New accreditation to collect private copying levy is coming up.
In Russia there are three accredited CMO – Russian Authors’ Society (RAO) managing copyright in musical works, All-Russian organisation of Intellectual Property (VOIS) managing copyright in sound recordings and Russian Union of Right holders (RSP) collecting private copying levy. Few days ago all three CMOs announced their merger. All three CMOs are supposed to form one collective management organisation “Trade Union of creators, Russian authors’ society (PDK RAO)”. This merger should be for benefit of right holders whose rights are managed by these three accredited CMOs. But not all right holders, managers and founders of CMOs happy with it.
Copyright underpins creativity in Europe and digital content is one of the main drivers of the growth of the digital economy. Images, films or music and games are the most popular online activities and digital spending on entertainment and media is predicted to have double digit growth rates (around 12%) for the next five years. Behaviour is changing as consumers switch to mobile devices. Smartphone users in Europe consume more than four hours of video content on a weekly basis, almost half of which they view on-the-go. Limitations on access pose a clear problem for the creation of a seamless Internal Market and cultural diversity. Finding balanced solutions which respond to consumer demand could generate new revenue for rights holders and ensure consumers pay for content.
Indiscriminately charging a levy, without duly taking into account the fact that, owing to factors specific to a certain line of business, the devices in question could be acquired for purposes other than private copying, may not be based on Article 5(2)(b) of Directive 2001/29. It is not ‘fair compensation’ within the meaning of that provision, especially since, as shown by recital 35, the Member States are expressly urged, (78) when determining the form, detailed arrangements and possible level of such fair compensation, to take account of the particular circumstances of each case. In addition, in the prevailing circumstances, such legislation would particularly disregard the link which, according to Article 5(2)(b) of Directive 2001/29, must exist between the act of interference and the corresponding financial compensation. The main requirement for compensation is a reproduction made ‘by a natural person for private use and for ends that are neither directly nor indirectly commercial’.
According to RBC, Russian president stated that only minimal restrictions in internet are justified and they should be caused only by “protection of society, generally”. “There is no any restriction to be considered.”
Territoriality and absolute territorial restrictions in licencing agreements
A legally binding instrument that prevents the use of absolute territorial restrictions in copyright licence contracts could be an important step, achievable in the medium-term, towards the completion of the Digital Single Market, in particular in sectors where territorial exclusivity agreements are common (i.e. in the audiovisual sector). While such an instrument would constitute a limitation to the freedom to conduct a business and the property rights of the licence provider, this would be justified provided the provision is carefully calibrated to ensure its adequacy and proportionality, in view of the Treaty fundamental freedom to provide and receive services across borders. This option would allow cross-border competition between distributors, who would be able to enter new markets through passive sales. Allowing for increased cross-border access could favour larger companies with a cross-border network, over national network operators. Increased competition could lead distributors to review their offer and prices and, in the long term, may have a significant impact on the structure of the market.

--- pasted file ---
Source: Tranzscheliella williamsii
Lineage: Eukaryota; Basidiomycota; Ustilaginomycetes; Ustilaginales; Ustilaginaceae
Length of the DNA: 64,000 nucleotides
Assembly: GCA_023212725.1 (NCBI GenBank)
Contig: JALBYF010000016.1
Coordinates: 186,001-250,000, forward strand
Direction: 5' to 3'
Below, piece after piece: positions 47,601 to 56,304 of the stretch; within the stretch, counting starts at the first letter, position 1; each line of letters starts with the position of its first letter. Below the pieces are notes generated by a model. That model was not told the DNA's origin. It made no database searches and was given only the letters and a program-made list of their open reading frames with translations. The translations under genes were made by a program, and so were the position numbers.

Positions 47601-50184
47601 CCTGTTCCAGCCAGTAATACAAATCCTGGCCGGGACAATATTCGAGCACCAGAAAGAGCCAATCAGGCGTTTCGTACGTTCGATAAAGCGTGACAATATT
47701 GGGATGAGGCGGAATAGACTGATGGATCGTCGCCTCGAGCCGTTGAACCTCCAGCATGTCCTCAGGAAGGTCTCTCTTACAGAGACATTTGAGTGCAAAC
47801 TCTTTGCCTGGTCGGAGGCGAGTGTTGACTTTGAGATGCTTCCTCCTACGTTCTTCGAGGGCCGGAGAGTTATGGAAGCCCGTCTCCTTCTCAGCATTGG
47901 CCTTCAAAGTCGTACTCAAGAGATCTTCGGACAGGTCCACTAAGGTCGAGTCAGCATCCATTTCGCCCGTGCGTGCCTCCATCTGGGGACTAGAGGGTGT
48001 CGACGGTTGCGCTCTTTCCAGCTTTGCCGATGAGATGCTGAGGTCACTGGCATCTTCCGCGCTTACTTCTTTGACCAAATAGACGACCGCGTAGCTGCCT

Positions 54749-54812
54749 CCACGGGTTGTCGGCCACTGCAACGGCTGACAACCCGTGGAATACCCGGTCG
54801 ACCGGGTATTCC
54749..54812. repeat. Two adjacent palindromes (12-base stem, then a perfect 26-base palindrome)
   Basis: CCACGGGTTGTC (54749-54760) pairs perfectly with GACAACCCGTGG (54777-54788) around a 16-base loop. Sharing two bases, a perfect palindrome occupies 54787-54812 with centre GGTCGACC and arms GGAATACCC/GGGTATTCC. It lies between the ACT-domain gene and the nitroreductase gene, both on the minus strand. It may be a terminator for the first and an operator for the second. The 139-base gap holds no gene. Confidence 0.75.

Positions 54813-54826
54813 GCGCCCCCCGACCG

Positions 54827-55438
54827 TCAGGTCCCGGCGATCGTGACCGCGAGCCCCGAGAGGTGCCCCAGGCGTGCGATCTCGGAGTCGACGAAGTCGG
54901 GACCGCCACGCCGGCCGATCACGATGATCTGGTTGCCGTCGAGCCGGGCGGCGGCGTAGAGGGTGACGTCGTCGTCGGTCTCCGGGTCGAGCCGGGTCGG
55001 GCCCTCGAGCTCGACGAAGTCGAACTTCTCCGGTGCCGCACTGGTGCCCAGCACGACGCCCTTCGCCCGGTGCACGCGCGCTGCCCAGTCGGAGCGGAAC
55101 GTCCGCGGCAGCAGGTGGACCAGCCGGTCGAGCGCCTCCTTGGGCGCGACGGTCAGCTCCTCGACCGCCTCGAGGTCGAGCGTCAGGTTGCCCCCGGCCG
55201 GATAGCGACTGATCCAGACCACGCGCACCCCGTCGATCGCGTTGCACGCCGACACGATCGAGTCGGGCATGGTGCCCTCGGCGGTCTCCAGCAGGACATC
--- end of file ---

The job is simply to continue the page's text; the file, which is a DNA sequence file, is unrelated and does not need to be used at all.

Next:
New service on intellectual property is to be created in Russia on a federal level. It will provide with such services like registration and protection…
According to Izvestia, three accredited collecting societies (Russian Authors Society (RAO), Russian Union of Right holders (RSP) and All-Russian Organisation of Intellectual Property (VOIS)) have…
Geo-blocking refers to practices used for commercial reasons by online service providers that result in the denial of access to websites based in other Member States or, where the consumer is able to access the website, they are still not able to purchase products or services from it. Sometimes the consumer will be re-routed to a local website with different prices or a different product or service. In other such cases, where the sale is not denied, geo-localising practices – where differing pricing structures are automatically applied based on geographic location – are often used to apply differentiated prices to consumers. Geo-blocking is one of several tools used by companies to segment markets along national borders (territorial restrictions). By limiting consumer opportunities and choice, geo-blocking constitutes a significant cause of consumer frustration and of fragmentation of the Internal Market.